They’ve al­ready trav­elled a long way from their metal ori­gins, and now En­slaved are chang­ing their sound once again with their none-more-prog 14th stu­dio al­bum E. Gui­tarist Ivar Bjørn­son re­veals all about the band’s past pro­gres­sion, their mapped-out futu

Prog - - Contents - Words: Mal­colm Dome

Nor­we­gian prog met­allers shift ever fur­ther to­wards a prog Val­halla.

ake a note of the year 2043, be­cause that’s when En­slaved are plan­ning to end it all.

“We’re look­ing at be­ing in this band for an­other 26 years,” ex­plains the group’s gui­tarist and co-founder Ivar Bjørn­son. “It does sound daft when you put it like that, but we all just be­lieve that’s when En­slaved will come to a nat­u­ral con­clu­sion. What that means in terms of al­bums, I’m not sure. When we get to within five or 10 years of that point, we’ll prob­a­bly go men­tal and re­lease a 12-LP box set!”

The Nor­we­gian band, who formed in 1991 – which means by the time they fin­ish, they will have made it be­yond their 50th an­niver­sary – have just be­gun a new the­matic cy­cle with the al­bum E. It takes them into ter­ri­tory that’s philo­soph­i­cally very dif­fer­ent from what has been at the core of their pre­vi­ous few al­bums.

Ever since Ver­te­brae in 2008, En­slaved have ex­plored the in­di­vid­u­al­ity of the hu­man con­di­tion on a se­ries of records that have been chal­leng­ing and linked through a fas­ci­na­tion with the darker side of life. Now, how­ever, the band are reach­ing to­wards a very dif­fer­ent con­cept. In­stead of look­ing at peo­ple as be­ing iso­lated, with all the sub­se­quent prob­lems that arise from this, they’re ex­am­in­ing how peo­ple in­ter­act with one an­other.

“Yes, it is a more pos­i­tive spin,” muses Bjørn­son. “And at a time when so many other bands are go­ing to­wards the dark side, it may seem odd for us to be mov­ing the other way. But things like that never bother us. It’s al­most typ­i­cal of us to go against the trend!”

En­slaved are not a band with a far-reach­ing vi­sion of where they should be go­ing mu­si­cally and lyri­cally. The fact that their last al­bum In Times (2015) was to be the fi­nal in­stal­ment of their pre­vi­ous the­matic cy­cle wasn’t ac­tu­ally planned out in ad­vance.

“When we did that al­bum, none of us were sure if it might be the end of that era for us,” ad­mits Bjørn­son. “It only be­came ob­vi­ous when we went out and toured. Then we un­der­stood that we had come to the end of that path.”

In their nor­mal fash­ion, it didn’t be­come clear to them where to go next un­til they had writ­ten the first song for E.

“When you are as young as we were, it’s not easy to try to in­cor­po­rate Pink Floyd into your mu­sic. It takes a while to dis­cover the best way to take the mu­sic for­ward.”

“That was Sa­cred Horse. This is about the mag­i­cal re­la­tion­ship be­tween man and the horse, and how this was used dur­ing the Bronze Age, with the carv­ing of horse images. There’s an in­ter­de­pen­dence which goes back that far. Once we had the song in place, then it be­came clear that we were be­ing led down this route to a fresh ide­ol­ogy, and that’s when we be­gan to write in a way that dealt with the du­al­ity of re­la­tion­ships. It’s the way we’ve al­ways worked. The over­all theme – I wouldn’t call it a con­cept – for an al­bum can come at any time in the process. But once it’s in place, things flow very nat­u­rally.”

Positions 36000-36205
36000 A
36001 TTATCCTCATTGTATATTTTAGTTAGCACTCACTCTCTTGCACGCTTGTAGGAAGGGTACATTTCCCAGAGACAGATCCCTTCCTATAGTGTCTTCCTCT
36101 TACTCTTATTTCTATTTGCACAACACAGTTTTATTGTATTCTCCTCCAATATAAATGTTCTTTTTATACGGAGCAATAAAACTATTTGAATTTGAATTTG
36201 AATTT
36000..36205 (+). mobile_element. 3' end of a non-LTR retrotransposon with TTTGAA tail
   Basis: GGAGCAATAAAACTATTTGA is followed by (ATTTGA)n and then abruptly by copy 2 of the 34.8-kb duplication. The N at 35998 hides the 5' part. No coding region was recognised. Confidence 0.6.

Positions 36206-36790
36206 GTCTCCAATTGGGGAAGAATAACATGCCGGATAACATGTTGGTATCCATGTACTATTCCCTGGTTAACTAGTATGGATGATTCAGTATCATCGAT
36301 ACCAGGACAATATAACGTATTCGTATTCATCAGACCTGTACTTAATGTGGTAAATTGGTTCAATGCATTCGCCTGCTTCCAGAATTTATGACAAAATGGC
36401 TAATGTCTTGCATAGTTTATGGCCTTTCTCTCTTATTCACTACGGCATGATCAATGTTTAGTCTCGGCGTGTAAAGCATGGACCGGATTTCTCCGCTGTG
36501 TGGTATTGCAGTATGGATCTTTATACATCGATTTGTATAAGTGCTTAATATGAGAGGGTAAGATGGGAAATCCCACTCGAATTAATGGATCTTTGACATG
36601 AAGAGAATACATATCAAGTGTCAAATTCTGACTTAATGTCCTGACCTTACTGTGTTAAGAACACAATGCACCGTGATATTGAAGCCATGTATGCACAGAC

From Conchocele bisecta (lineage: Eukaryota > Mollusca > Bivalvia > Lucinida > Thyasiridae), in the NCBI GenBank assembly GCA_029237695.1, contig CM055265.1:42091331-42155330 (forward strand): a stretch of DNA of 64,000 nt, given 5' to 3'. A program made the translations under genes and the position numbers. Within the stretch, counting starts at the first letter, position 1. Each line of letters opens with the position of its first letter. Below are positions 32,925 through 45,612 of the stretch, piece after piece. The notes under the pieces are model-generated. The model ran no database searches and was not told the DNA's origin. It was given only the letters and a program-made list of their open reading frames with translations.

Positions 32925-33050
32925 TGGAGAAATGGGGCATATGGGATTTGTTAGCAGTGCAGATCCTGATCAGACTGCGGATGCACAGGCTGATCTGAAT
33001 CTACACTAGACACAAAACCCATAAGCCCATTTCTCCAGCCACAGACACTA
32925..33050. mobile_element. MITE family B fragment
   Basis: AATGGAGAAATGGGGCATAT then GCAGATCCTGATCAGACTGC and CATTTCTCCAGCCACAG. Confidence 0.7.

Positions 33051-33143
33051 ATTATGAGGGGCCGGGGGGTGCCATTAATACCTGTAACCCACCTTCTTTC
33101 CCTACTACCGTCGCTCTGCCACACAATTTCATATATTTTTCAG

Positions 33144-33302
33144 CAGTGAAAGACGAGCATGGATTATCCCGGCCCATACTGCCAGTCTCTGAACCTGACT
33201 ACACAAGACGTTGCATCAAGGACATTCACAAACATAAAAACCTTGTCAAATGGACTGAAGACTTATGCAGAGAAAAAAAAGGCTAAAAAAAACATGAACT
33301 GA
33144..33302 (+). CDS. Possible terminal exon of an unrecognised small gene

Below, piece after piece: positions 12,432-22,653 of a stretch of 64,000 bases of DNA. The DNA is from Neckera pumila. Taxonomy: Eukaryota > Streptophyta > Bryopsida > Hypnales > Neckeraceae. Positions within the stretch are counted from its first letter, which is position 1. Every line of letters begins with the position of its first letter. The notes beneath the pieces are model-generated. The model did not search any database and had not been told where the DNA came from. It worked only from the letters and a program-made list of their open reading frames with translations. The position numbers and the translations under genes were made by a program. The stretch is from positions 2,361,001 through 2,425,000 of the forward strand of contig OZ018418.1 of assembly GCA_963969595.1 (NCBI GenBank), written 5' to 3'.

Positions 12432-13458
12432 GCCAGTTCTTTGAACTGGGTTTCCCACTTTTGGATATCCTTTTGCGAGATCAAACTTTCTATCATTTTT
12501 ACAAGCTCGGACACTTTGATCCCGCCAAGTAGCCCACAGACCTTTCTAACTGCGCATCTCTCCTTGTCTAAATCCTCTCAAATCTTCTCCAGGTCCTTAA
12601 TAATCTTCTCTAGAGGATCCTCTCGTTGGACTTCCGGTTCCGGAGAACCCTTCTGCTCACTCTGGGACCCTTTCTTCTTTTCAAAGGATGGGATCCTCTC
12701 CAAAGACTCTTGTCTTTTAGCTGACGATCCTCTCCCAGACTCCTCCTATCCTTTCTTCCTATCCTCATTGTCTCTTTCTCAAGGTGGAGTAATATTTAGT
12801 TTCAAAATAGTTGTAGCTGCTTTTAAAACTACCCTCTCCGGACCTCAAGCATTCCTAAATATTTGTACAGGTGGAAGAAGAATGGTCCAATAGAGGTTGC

When En­slaved first got to­gether, they were firmly in the ex­treme metal cat­e­gory. How­ever, as Bjørn­son in­sists, even back then they had am­bi­tions that lay a lot more in the pro­gres­sive sphere.

“When Grutle Kjell­son [vo­cals/bass] and I started this band, we were both heav­ily in­flu­enced by prog,” he says. “We loved the likes of Yes, Ge­n­e­sis, King Crim­son, Pink

Floyd and Rush, and Grutle was also a mas­sive fan of Led Zep­pelin. These were the ma­jor in­spi­ra­tions for what we wanted to do. King Crim­son were es­pe­cially im­por­tant to metal fans like us, mainly I think be­cause of 21st Cen­tury Schizoid Man.

“How­ever, you have to un­der­stand that we were both very young back then: I was just

13, while Grutle was 17. In the early days of En­slaved, we were sim­ply not good enough or ex­pe­ri­enced enough as mu­si­cians to be able to em­u­late those bands. So in or­der to get started, we had to look at a dif­fer­ent area, and that’s why we grav­i­tated to­wards death metal.

“When you are as young as we were, it’s not easy to try to in­cor­po­rate Pink Floyd into your mu­sic. It takes a while to dis­cover the best way to take the mu­sic for­ward. But we soon dis­cov­ered how to do this. We re­alised that if we stayed in the death metal style then not only was it very re­stric­tive, but it also left us in real dan­ger of be­com­ing a par­ody of our­selves.

“But black metal of­fered so much more scope. The great thing about that genre is that you can do any­thing you want within it. You lis­ten to a lot of the bands who were around the scene in the early 1990s, es­pe­cially in Nor­way, and what you hear is mu­sic that is hard to put into one cat­e­gory. There are clas­si­cal in­flu­ences, folk in­spi­ra­tions and a much more pro­gres­sive-lean­ing ap­ti­tude. That suited what we wanted to do.”

This am­bi­tion was not only fu­elled by the band’s own as­pi­ra­tions, but also through the en­cour­age­ment of one of the most no­to­ri­ous of all black metal icons. Eurony­mous be­came in­fa­mous in the early 1990s when he was seen as one of those who was in­cit­ing the spate of ar­son at­tacks on churches in Nor­way. A founder mem­ber of May­hem, he was mur­dered in 1994 by Varg Vik­ernes. But Bjørn­son re­calls an­other side to the man whose real name was Øys­tein Aarseth.